Tyler Perry’s Madea’s Family Reunion
Tyler Perry’s movies are surprisingly liberating in light of their seriously preachy nature. The visionary playwright/screenwriter/director/actor returns after the enormous success of "Diary Of A Mad Black Woman" as 68-year-old Southern matriarch Grandma Mabel "Madea" Simmons in a homespun story set in Georgia where Madea restores some semblance of self-respect to her diverse family at their family reunion. Domestic violence, incest, and greed are some of the issues that boil over in this sweet and sour comedy that adheres to theatrical guidelines that are seldom politically correct. A lively R&B soundtrack and impressive cameo performances by Cicely Tyson and Maya Angelou invigorate the finely drawn burlesque.
Madea’s troubled nieces Lisa (Rochelle Aytes) and Vanessa (Lisa Arrindell Anderson) carry the scars of abusive childhoods that haunt them in their daily lives. Lisa is engaged to Carlos (Blair Underwood) a wealthy banking consultant incapable of controlling his temper toward her. The movie opens to the strains of Ray Charles’ "Georgia On My Mind" while a helicopter shot of the city of Georgia zooms in on an idyllic penthouse apartment where Lisa is led by her fiancé to a palatial bathtub filled with rose petals while live violinists play. The serene circumstance is shattered when we realize that this is Carlos’s juvenile way of overcompensating for the physical abuse he levied against Lisa the night before.
Lisa’s half-sister Vanessa is a protective single mother living in fear of ever again entering into an intimate relationship with a man even though her kindly public bus driver Brian (Boris Kadjoe) is constantly trying to arrange a date. Victoria (Lynn Whitfield) is the maternal common denominator between the two young women, and the untold behind-the-scenes reason for much of her daughters’ grief. Victoria has quietly been meeting with Carlos to insure her daughter’s marriage into the upper class echelon that will satisfy her own bourgeoisie desires. It isn’t until much later in the story that we discover the explanation for Vanessa’s constant state of anxiety when she calls her mother on the carpet for allowing her former husband to sexually abuse her (Vanessa) when she was a little girl. The dramatically explosive scene fires a shot of veracity into a narrative that informs the depth of emotional destruction that Madea navigates with informative one-line jokes to hold her family together.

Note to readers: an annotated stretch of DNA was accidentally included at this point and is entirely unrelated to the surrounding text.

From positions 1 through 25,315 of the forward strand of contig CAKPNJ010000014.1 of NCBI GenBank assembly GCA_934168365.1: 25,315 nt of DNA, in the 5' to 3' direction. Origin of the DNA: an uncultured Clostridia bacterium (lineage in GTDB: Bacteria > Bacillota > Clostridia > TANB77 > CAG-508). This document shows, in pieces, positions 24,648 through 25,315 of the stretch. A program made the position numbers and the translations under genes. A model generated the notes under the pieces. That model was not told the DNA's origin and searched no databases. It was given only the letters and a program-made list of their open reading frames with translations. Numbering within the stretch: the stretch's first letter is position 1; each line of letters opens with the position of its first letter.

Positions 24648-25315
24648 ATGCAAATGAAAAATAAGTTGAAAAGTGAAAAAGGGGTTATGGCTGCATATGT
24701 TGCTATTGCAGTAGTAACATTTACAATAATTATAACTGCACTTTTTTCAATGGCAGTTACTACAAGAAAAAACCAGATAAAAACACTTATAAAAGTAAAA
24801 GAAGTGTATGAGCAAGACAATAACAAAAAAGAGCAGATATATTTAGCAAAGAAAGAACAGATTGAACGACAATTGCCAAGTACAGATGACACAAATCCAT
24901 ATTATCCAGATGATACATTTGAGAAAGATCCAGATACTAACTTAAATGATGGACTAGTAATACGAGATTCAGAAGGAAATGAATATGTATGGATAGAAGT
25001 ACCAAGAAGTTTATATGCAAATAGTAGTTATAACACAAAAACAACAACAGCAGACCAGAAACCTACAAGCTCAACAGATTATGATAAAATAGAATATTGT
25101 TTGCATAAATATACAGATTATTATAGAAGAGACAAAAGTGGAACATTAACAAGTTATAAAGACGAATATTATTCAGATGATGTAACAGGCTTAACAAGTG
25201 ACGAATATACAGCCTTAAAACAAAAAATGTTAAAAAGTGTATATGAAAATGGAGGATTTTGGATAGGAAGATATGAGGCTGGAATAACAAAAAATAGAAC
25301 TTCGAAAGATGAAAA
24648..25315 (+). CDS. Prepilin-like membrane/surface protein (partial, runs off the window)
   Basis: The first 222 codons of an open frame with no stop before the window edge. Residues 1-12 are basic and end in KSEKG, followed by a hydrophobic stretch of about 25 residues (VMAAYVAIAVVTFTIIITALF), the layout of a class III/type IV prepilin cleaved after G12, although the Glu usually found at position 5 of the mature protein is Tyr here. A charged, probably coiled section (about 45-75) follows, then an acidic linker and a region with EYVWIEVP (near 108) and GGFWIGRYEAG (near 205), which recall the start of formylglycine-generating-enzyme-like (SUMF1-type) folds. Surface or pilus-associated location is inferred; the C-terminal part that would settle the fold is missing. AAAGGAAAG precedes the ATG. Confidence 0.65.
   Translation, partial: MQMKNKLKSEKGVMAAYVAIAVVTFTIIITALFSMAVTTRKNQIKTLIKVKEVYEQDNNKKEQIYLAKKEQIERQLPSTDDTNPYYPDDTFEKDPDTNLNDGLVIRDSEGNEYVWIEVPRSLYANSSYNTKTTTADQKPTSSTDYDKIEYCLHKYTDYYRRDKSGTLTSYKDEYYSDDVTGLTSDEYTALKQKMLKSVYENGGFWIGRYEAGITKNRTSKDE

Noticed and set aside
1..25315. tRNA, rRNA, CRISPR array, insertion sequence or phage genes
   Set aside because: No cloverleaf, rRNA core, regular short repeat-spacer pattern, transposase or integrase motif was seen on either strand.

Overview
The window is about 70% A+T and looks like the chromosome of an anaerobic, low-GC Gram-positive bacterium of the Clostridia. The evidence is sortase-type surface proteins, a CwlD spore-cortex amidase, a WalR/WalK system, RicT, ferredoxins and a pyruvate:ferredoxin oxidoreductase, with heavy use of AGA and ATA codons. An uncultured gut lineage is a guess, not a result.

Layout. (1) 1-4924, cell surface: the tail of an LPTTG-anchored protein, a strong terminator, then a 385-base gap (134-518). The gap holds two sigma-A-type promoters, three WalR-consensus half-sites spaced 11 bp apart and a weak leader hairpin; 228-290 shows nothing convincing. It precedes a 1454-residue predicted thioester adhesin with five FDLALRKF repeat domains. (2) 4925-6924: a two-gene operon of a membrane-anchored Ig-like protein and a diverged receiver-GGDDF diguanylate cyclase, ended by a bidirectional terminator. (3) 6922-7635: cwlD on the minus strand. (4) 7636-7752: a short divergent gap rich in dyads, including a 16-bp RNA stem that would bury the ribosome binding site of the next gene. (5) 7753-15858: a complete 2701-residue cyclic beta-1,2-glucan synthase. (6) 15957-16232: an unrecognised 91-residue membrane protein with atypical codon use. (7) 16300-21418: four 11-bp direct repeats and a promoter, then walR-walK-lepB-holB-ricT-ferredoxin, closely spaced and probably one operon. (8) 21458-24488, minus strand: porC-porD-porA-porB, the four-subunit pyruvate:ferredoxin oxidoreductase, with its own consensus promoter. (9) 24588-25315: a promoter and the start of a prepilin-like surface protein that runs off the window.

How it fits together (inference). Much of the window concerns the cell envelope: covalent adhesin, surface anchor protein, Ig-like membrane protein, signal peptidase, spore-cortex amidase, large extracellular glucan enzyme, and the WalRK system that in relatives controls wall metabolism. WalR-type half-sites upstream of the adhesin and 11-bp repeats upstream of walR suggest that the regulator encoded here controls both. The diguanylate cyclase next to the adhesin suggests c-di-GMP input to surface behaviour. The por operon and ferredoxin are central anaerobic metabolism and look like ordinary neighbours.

By letting this white elephant into the story, Tyler Perry throws a parallel dramatic line to the dangerous domestic abuse that Lisa suffers. He also draws the audience toward Madea’s buoyant presence for her comic ability to reign justice over her subjects. The eloquent synergy that Perry sets up between these two very authentic women (Lisa and Vanessa), against their unspeakably cruel mother, is beautifully offset by the comic antics that Madea practices with her every breath. Madea’s motto, "Remember that life is sometimes hard, and you have to laugh your way through it," comes across even without the line ever being spoken in the movie.
"Tyler Perry’s Madea’s Family Reunion" is part of a body of work that cuts across class prejudices with a joke-ridden air of nostalgia for a time yet to come where dignity and respect are thoroughly integrated into American society from the bottom to the top. Although the movie is an unapologetic rally for family values, wisdom, and spirituality, the tone is never condescending, patronizing, or tame. Tyler Perry is a retro-futurist with a natural knack for making audiences laugh. When he’s onscreen, in drag as Madea saying "Hallelujah" or in old-age make-up as the flatulent Uncle Joe, Perry is infectiously charismatic in the same wise way that Groucho Marx was in his movies. There’s a magic here that points to the power of the human spirit to overcome personal, social, and political oppression. It’s a good example of social satire.
Rated PG-13. 107 mins. (B)
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